Randy Hutchinson, Columnist
Published 1:30 p.m. CT July 30, 2020
In recognition of how these troubling times are negatively impacting people’s finances, credit reporting agencies have made a mutual decision to provide free credit reports weekly through April 2021.
Since 2003, you’ve been entitled to get a free copy of your credit report annually from each of the major credit reporting agencies (CRAs) – Equifax, Experian and TransUnion. In recognition of how these troubling times are negatively impacting people’s finances, credit reporting agencies have made a mutual decision to provide free credit reports weekly through April 2021.
You can get your free report by visiting the official website AnnualCreditReport.com or calling 1-877-322-8228. Other sites may offer you a free credit report if you sign up for their fee-based credit monitoring service.
Your credit record affects your ability to get a credit card or loan and maybe a job, an apartment or insurance.
The worst time to find out there’s an error in your credit report is when you’re trying to buy a house or a car, so you should take advantage of the free reports. Some experts recommend you pull one from each of the CRAs periodically since the information is largely the same.
COVID-19 makes it even more important for consumers to stay on top of their credit record. Under the CARES Act, people who have lost their jobs or seen their income reduced because of COVID-19 are eligible for forbearance on certain federally-backed mortgage and student loans.
Lenders on other kinds of loans may also offer alternative payment arrangements. In both cases, the loans should be reported as current and affected consumers should pull their credit report to ensure they are. Lenders can still report delinquencies that preceded the COVID-19 forbearance being granted.
There are many COVID-19-related scams, some of which can lead to identity theft. People have been tricked into providing their Social Security number, credit card or bank account number, and other personal information in order to get a stimulus payment, apply for a job, or for some other bogus reason. Data breaches, including recent hacks of state unemployment and Small Business Administration databases, continue to be a significant problem.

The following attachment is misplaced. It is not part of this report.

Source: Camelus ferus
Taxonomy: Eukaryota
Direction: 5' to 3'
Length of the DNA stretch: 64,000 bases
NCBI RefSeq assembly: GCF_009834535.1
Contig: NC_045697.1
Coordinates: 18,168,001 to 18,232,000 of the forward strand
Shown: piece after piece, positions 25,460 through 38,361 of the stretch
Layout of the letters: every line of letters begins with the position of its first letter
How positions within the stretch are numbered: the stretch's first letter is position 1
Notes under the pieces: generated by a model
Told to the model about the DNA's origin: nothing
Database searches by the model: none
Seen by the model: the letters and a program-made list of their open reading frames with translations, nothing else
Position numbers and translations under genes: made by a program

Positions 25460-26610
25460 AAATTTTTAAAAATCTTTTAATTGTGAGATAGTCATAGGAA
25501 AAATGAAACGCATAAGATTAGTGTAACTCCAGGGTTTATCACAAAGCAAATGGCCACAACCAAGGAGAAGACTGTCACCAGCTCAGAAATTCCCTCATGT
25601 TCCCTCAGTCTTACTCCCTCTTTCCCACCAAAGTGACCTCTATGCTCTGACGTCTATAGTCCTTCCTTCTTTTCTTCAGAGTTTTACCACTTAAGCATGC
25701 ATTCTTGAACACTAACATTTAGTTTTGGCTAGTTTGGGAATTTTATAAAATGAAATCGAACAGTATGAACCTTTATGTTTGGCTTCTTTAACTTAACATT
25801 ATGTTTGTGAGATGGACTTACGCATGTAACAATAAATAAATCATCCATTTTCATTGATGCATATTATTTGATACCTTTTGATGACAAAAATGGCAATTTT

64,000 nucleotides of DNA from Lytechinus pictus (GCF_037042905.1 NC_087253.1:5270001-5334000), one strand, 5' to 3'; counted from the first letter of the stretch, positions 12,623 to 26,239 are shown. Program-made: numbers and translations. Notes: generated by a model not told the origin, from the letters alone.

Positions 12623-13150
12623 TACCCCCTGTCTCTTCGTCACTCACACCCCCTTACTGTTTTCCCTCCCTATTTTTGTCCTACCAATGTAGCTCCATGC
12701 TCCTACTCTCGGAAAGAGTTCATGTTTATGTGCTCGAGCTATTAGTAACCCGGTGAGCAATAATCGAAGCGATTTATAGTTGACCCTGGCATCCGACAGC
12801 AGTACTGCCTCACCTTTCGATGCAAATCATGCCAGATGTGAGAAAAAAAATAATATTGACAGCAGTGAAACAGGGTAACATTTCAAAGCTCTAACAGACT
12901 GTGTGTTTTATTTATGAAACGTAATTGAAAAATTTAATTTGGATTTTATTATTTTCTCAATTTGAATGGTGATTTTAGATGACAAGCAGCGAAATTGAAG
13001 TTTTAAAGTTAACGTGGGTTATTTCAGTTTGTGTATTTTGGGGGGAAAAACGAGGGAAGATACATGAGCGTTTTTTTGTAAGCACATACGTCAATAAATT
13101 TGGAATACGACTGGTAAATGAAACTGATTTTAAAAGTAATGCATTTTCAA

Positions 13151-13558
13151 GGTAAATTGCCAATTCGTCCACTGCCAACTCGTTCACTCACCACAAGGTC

It’s important to check your credit report on a regular basis to be sure fraudulent accounts haven’t been opened in your name. Putting a credit freeze on your credit report makes it harder for an identity thief to do so.
You’ll have to lift the freeze temporarily if you want to open a new account, but not to apply for a job, rent an apartment, or buy insurance.
There’s no cost for placing or lifting a freeze and you can still get your free report. You have to contact the CRAs individually to place a credit freeze.
While you can get free copies of your credit reports, there is no free annual credit score. Some companies you do business with may give you free credit scores or they may be included with a paid credit monitoring service. Your credit score is based on the information in your credit report, so if it’s good, your score will be good.
If you think there’s an error in your credit report, notify the CRA and the company furnishing the information in writing. Include any documentation you can to support your position.
They’re required to investigate the entry and remove it if they determine it’s inaccurate. If you’re the victim of identity theft, visit www.identitytheft.gov for instructions on how to resolve the problem.
Randy Hutchinson is head of BBB of the Mid South.
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